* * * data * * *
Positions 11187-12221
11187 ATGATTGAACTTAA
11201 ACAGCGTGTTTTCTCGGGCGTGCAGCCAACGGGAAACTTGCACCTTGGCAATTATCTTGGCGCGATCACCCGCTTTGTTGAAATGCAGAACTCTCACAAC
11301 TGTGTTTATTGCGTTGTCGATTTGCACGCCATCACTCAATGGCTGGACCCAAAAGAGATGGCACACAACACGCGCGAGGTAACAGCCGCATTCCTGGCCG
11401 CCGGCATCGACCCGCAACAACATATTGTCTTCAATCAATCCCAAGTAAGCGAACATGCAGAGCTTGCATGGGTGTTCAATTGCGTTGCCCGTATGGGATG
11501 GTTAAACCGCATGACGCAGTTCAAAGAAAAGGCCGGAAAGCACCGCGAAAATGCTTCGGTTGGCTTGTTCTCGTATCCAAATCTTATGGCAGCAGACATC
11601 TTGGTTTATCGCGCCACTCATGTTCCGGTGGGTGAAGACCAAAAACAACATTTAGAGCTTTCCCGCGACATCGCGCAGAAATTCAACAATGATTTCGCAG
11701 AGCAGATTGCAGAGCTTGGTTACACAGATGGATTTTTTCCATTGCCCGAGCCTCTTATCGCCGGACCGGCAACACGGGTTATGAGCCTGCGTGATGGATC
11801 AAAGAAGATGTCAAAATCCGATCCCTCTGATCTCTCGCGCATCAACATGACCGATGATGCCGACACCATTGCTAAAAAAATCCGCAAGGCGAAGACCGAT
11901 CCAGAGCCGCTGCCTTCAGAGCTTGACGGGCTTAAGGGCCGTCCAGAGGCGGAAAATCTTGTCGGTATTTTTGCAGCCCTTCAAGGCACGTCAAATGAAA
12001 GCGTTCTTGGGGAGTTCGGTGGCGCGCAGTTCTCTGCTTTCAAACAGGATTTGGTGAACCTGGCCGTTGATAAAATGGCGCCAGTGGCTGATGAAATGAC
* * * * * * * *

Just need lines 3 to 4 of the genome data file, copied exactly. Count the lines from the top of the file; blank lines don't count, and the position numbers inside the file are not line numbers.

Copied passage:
11201 ACAGCGTGTTTTCTCGGGCGTGCAGCCAACGGGAAACTTGCACCTTGGCAATTATCTTGGCGCGATCACCCGCTTTGTTGAAATGCAGAACTCTCACAAC
11301 TGTGTTTATTGCGTTGTCGATTTGCACGCCATCACTCAATGGCTGGACCCAAAAGAGATGGCACACAACACGCGCGAGGTAACAGCCGCATTCCTGGCCG